Types of pasteurizations
For continuous pasteurizing, it is important to maintain a higher pressure on the pasteurized side of the heat exchanger.
By keeping the pasteurized milk at least 1 psi higher than raw milk in regenerator, it prevents contamination of pasteurized milk with raw milk in event that a pin-hole leak develops in thin stainless steel plates.
This pressure differential is maintained using a timing pump in simple systems, and differential pressure controllers and back pressure flow regulators at the chilled pasteurization outlet in more complex systems. The position of the timing pump is crucial so that there is suction on the raw regenerator side and pushes milk under pressure through pasteurized regenerator. There are several other factors involved in maintaining the pressure differential:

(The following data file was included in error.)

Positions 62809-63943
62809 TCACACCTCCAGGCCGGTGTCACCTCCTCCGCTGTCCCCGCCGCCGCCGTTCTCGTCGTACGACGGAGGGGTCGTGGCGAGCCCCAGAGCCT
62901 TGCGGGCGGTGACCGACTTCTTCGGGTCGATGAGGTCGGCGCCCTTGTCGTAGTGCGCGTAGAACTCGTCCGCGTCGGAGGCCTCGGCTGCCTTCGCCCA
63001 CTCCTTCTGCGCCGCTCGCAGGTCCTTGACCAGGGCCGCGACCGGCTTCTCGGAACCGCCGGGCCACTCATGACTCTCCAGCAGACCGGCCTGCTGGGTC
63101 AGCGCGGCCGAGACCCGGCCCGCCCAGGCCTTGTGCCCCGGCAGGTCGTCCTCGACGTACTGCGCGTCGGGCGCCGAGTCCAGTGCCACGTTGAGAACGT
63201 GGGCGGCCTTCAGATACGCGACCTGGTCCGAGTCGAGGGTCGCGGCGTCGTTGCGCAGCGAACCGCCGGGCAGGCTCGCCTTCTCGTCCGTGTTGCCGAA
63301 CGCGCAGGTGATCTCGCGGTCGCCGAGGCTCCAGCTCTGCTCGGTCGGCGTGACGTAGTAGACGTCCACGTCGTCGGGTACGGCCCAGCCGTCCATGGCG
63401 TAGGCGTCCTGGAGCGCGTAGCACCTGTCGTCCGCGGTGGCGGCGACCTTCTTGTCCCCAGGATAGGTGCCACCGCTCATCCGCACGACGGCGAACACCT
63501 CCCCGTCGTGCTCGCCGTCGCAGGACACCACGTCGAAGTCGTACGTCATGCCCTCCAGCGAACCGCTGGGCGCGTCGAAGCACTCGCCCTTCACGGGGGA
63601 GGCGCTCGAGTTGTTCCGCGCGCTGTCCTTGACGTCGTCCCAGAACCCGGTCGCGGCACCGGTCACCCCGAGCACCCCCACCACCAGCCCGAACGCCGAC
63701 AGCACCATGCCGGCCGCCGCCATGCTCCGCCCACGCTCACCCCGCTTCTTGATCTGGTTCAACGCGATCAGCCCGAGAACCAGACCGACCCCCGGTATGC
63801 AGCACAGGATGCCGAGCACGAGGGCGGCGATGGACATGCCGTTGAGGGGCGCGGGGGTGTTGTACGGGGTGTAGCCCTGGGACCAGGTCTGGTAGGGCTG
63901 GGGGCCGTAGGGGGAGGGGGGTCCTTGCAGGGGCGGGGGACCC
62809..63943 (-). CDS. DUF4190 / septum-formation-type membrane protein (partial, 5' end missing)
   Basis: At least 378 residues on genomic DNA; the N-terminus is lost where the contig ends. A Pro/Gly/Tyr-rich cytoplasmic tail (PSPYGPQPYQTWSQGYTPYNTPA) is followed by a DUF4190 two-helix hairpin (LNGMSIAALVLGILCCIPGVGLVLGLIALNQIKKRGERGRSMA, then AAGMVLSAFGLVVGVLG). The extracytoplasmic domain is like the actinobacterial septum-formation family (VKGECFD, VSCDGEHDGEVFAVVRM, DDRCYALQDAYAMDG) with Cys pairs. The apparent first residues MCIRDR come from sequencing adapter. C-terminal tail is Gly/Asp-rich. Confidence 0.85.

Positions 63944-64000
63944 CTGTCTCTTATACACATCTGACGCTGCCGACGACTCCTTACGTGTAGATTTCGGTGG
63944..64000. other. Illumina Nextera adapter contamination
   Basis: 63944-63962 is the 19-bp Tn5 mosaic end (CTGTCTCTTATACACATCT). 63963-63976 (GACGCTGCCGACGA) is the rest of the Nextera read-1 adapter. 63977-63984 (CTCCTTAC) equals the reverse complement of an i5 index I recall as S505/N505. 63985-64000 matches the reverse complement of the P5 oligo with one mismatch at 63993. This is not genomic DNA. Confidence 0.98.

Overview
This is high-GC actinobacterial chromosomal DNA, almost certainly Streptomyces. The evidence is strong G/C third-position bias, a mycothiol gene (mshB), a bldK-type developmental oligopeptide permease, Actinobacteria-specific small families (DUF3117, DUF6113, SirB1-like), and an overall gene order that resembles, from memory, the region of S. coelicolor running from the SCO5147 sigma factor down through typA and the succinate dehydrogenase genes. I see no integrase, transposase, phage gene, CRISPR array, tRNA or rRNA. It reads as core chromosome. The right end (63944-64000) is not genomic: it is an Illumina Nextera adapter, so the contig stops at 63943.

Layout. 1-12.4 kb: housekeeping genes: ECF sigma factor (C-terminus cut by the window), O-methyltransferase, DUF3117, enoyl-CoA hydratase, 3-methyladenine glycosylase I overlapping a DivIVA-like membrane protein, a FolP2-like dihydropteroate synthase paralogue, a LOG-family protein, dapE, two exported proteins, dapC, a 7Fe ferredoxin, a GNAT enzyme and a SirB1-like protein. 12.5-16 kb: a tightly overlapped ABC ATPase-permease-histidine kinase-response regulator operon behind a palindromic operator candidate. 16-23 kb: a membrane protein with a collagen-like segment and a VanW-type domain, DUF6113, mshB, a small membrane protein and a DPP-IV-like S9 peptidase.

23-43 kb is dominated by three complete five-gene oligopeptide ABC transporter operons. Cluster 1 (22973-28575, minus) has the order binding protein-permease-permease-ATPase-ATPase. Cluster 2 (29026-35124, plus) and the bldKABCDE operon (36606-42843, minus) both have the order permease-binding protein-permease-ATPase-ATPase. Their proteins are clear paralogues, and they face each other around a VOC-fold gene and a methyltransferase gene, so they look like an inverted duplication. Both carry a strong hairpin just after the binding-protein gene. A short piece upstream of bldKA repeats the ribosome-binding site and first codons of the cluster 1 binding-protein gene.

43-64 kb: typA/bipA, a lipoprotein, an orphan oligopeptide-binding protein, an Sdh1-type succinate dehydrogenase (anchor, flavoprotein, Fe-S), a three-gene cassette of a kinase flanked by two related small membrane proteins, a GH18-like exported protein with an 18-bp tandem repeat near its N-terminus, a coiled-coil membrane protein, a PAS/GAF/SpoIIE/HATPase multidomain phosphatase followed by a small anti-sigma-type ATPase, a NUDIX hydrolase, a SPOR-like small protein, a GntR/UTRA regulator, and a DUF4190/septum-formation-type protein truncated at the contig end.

The balance tank overflow level must be less than the level of lowest milk passage in the regenerator
Properly installed booster pump is all that is permitted between balance tank and raw regenerator
No pump after pasteurized milk outlet to vacuum breaker
There must be greater than a 12 inch vertical rise to the vacuum breaker
The raw regenerator drains freely to balance tank at shut-down